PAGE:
It should not be left unmentioned that three bills are pending review in the Verkhovnaya Rada (Parliament of Ukraine), which, if adopted, will provide all available capabilities for systematic discrimination of the canonical Ukrainian Orthodox Church.

Nikolai Balashov, an archpriest. Photo credit:

One of them is the bill No. 4128 on changing of jurisdiction by religious communities; it stipulates a possibility for a community of any temple to change its subordination to any other religious organization (from the church it currently belongs to) following the majority voting at the general meeting of citizens (who claim to be members of such religious community based on their self-identification). Which means some strangers may come and state that they identify themselves as members of this community, and they will vote, rather than those who raised the temple, have been taking care of it and building up the church life.

It is not coincidence that in Ukraine the above mentioned bill was called the legalization of church takeover by raiding.

Another one, the bill No.5309, is aimed to deprive the canonical Ukrainian Orthodox Church of its name, which, probably, is intended to be given to a new religious structure established based on church-building activities of the president of Ukraine. This bill stipulates that a religious organization affiliated with any religious structure, canonical, spiritual or administrative center of which is located within “aggressor state”, has to indicate this fact in its official name.

It is apparent, that adoption of such laws will signify gross discrimination of Ukrainian citizens based on religion, which contradicts international instruments on human rights and so-called European choice of Ukraine.

And finally, the bill No.4511 stipulates special status for such religious organizations, as well as the obligation for them to secure approval for all personnel appointments from the governmental authority of ecclesiastical affairs; it also imposes various restrictions on activities of such churches.

Unfortunately, state intervention into church affairs has extended so much, that adoption of the above mentioned and similar to them discriminating laws shall be expected in the nearest future.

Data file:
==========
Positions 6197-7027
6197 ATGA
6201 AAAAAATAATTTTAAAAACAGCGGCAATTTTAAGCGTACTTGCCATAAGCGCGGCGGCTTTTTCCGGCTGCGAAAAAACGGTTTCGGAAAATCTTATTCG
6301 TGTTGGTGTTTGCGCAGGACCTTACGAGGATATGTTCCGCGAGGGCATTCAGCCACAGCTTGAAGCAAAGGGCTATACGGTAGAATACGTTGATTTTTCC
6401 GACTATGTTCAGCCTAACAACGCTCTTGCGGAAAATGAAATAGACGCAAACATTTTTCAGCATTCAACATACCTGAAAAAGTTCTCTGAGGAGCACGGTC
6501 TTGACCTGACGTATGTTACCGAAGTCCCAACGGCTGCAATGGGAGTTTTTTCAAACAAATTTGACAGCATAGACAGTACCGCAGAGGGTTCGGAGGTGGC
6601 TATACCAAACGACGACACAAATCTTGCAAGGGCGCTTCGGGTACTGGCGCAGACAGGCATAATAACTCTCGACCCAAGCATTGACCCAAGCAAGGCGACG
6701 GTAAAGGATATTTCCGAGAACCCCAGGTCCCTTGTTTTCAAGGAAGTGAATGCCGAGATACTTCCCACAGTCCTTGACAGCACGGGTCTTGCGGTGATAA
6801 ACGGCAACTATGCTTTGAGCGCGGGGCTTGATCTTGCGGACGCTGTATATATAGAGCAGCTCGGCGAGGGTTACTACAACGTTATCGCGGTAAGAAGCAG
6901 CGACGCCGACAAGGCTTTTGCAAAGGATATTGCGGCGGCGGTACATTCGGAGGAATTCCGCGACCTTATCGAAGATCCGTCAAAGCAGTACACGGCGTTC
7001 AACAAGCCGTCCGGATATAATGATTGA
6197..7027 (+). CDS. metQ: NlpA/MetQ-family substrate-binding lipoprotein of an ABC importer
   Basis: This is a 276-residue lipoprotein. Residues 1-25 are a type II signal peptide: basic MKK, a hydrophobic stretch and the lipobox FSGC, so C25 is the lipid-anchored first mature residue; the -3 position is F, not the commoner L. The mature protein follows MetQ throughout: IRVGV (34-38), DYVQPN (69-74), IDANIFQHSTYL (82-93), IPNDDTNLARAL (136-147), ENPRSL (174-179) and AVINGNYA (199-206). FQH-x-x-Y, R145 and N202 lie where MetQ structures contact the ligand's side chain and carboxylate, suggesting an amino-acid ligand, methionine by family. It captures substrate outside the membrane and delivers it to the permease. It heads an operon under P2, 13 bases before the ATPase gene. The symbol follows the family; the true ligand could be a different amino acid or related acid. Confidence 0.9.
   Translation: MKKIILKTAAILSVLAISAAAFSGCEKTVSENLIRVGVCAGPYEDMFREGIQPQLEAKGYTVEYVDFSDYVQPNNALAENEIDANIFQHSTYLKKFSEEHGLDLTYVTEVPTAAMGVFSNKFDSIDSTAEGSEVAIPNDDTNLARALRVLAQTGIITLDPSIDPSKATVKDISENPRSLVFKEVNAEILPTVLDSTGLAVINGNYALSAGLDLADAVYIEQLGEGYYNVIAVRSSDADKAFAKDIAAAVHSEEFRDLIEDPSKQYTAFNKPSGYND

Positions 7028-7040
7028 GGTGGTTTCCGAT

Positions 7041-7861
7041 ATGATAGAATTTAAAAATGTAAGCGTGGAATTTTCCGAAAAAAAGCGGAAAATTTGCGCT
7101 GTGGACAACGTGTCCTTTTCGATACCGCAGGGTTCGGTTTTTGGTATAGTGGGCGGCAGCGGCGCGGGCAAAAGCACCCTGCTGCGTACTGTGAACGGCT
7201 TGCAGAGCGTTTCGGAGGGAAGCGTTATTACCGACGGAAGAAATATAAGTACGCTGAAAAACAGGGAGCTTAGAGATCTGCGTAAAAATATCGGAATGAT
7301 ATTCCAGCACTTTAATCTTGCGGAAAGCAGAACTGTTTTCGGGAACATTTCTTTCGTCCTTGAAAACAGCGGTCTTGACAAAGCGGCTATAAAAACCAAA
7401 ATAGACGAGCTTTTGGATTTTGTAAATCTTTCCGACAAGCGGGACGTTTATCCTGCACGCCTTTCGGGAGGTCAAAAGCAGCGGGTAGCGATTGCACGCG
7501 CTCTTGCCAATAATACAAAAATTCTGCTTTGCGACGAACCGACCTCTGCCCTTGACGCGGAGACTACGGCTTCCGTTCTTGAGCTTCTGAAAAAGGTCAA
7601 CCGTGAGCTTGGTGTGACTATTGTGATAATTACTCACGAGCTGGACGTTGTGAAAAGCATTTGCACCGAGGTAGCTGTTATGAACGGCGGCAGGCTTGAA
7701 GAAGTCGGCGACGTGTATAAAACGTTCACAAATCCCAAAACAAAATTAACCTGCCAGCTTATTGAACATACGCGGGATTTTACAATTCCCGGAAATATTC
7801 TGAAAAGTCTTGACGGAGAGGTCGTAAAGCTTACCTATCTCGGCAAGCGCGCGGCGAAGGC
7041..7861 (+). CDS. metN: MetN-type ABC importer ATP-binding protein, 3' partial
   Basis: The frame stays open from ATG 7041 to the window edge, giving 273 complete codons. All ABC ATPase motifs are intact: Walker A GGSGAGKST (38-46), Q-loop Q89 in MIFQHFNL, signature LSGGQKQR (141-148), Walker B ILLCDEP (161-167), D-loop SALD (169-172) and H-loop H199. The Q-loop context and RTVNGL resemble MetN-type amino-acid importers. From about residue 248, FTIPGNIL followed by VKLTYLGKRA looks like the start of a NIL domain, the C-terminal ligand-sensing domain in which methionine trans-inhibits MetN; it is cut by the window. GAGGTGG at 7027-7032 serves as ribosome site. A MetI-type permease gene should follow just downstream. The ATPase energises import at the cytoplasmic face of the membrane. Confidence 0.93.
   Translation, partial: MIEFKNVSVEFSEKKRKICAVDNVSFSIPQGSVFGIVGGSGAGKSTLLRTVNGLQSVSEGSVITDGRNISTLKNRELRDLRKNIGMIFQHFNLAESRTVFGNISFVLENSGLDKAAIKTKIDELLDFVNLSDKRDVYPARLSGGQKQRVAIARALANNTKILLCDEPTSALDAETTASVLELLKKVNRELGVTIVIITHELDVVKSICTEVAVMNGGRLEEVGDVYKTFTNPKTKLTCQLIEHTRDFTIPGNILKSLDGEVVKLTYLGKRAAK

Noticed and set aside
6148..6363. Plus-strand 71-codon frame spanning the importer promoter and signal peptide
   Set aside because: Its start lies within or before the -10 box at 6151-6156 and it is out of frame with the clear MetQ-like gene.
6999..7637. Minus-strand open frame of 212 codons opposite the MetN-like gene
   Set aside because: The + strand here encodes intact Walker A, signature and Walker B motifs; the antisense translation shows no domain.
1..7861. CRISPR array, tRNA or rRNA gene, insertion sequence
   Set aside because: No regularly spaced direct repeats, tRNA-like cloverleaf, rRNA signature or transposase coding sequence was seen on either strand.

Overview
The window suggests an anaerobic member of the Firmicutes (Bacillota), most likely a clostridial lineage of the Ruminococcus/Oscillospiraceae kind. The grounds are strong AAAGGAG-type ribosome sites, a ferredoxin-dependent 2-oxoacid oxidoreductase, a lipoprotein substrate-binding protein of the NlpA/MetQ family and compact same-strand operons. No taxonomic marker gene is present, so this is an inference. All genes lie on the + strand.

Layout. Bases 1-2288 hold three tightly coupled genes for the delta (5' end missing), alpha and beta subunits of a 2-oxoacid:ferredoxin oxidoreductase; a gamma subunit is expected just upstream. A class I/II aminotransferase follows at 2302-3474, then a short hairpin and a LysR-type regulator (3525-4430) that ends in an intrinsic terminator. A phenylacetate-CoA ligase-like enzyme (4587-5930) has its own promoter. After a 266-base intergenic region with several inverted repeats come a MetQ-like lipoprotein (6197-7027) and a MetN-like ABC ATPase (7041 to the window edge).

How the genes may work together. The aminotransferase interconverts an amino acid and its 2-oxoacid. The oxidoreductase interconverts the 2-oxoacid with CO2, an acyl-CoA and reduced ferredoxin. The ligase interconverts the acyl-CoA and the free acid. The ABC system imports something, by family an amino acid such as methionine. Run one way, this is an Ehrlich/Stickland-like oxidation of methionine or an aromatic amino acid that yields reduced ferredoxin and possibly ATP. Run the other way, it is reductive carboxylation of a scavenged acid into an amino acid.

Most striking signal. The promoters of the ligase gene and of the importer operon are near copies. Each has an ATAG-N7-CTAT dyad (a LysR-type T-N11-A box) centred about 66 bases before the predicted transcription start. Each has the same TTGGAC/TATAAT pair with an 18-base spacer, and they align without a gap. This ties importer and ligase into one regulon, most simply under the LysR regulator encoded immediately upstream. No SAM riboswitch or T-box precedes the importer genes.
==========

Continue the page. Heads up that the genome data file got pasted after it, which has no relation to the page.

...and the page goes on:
Divine Liturgy in the Church of Saints Antony and Theodosius of Pechersk in Kiev Pechersk Lavra. Photo credit:

- After 2014 Maidan, cases of takeover and aggression towards Orthodox temples of the UOC MP by radicals became more frequent in Ukraine. How many Orthodox temples have been taken over in Ukraine by now? Has the situation been monitored in any way? And for the sake of clarity: how many parishes and worshipers are there in Ukraine, which belong to the canonical UOC MP, on one side, and to non-canonical UOC of Kyiv Patriarchate and the UAOC on the other?

- Certainly, we do continuously monitor all violent actions aimed to overtake Orthodox temples in Ukraine. Reports in this respect are drawn time and time again; corresponding information has been shared with representatives of numerous human rights organizations and state figures of various countries. Unfortunately the response to such violations of human rights sometimes is quite sluggish.

But still, in the past four years, despite full-force governmental propaganda machine, which night and day tars priests of the canonical church and its believers with a brush as if they were the fifth column and Kremlins agents; despite all the support of temple overtakes by the Kiev Patriarchate; despite backup from such nationalistic organizations as Right Sector, as well as patronage by governmental and local authorities, a little more than fifty village temples of the Ukrainian Orthodox Church have been overtaken. They are mostly located in Western regions of the country and comprise less than 1 per cent of total number of its parishes.